* Wheat futures gained on decreased Russian harvest expectations

* Soybeans fall on pressure from cheaper South American soymeal

* Corn slips on improved U.S. planting weather

CHICAGO, May 28 (Reuters) - Chicago benchmark wheat futures rose on Tuesday, supported by reduced harvest projections in Russia, hitting a 10-month high before paring gains.

Soybean futures turned lower on poor U.S. soymeal competitiveness, while corn contracts eased as U.S. planting weather improved.

Dry weather and bitter frosts have hit key wheat-growing regions in Russia's south, and some 1.5 million hectares (3.7 million acres) of Russian crops have been damaged by frosts, Russia's Grain Union said.

"Crop issues in Russia are the big story of the moment," said Terry Linn, a broker at Linn and Associates. "We've got a really volatile weather trade."

The most-active wheat contract on the Chicago Board of Trade (CBOT) rose 3 cents to settle at $7.00-1/4 per bushel.

Consultancy IKAR on Monday further reduced its estimate for Russian wheat production to 81.5 million metric tons and exports to 44 million tons. Only a month ago, IKAR predicted production of 93 million tons and exports of 52 million tons.

Although some rains are expected in a stretch of southern Russia this week, analysts are unsure whether the moisture will be enough to significantly boost the country's harvest.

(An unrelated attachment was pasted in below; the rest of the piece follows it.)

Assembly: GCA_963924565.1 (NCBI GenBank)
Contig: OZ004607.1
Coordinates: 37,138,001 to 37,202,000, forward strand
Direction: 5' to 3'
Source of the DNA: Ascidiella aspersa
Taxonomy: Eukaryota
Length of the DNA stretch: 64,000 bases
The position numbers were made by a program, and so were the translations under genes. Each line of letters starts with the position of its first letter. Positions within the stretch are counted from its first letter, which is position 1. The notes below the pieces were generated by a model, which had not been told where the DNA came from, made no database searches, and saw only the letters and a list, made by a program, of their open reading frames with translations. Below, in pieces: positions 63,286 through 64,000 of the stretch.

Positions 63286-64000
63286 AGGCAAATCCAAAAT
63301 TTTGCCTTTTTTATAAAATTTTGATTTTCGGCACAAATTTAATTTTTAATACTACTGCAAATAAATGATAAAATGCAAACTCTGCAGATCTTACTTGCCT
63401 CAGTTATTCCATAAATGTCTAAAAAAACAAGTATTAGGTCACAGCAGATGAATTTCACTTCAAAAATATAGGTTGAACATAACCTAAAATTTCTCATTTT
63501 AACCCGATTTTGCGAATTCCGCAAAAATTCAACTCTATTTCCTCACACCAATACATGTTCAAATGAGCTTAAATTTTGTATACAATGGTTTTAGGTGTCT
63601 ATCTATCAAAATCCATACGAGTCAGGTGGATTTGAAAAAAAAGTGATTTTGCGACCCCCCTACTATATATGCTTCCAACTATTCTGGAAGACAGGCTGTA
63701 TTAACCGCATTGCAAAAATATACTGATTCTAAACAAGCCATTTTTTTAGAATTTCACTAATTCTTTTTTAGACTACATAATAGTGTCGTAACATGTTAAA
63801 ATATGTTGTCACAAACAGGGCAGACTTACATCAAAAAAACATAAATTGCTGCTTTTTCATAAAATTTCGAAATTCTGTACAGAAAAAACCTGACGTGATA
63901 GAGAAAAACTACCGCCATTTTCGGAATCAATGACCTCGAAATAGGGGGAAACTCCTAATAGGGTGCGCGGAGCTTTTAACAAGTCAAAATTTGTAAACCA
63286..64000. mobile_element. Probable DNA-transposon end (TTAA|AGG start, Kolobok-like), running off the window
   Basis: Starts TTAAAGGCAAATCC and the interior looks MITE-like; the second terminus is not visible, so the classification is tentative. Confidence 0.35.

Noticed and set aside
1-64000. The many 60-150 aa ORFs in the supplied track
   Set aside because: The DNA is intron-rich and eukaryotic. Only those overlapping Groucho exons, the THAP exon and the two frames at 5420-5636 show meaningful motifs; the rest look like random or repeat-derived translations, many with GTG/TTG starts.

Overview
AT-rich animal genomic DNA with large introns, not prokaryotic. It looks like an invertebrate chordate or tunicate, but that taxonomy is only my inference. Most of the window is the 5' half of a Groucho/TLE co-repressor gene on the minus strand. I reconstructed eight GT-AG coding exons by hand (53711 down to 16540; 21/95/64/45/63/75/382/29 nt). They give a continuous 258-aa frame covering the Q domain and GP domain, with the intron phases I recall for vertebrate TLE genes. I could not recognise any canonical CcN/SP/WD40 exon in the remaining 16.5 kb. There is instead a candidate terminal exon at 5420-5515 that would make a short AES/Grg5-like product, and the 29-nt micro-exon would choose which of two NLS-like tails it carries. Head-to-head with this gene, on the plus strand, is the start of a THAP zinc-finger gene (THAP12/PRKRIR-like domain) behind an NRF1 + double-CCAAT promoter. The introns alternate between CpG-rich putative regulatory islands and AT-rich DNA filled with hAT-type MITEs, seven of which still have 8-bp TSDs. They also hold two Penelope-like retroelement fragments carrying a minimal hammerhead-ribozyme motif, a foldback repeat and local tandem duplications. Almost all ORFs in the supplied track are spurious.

Soybean prices tumbled as weakness in U.S. soymeal futures dragged the complex down, due largely to cheaper South American meal exports weighing on the market.

Corn futures gained some support from the rally in wheat prices, though speedy planting progress and dry weather forecasts in the U.S. Corn Belt pressured prices early in the session, traders said.

In the United States, traders will watch for a weekly government report after Tuesday's close to assess the condition of wheat crops and planting progress for corn and soybeans.

CBOT July corn CN24 fell 2-1/4 cents to close at $4.62-1/2 per bushel, while soybean futures fell 18-1/2 cents to $12.29-1/2 per bushel. (Reporting by Heather Schlitz in Chicago. Additional reporting by Gus Trompiz in Paris and Peter Hobson in Canberra; Editing by Rashmi Aich, Will Dunham, Sherry Jacob-Phillips, Chizu Nomiyama and David Gregorio)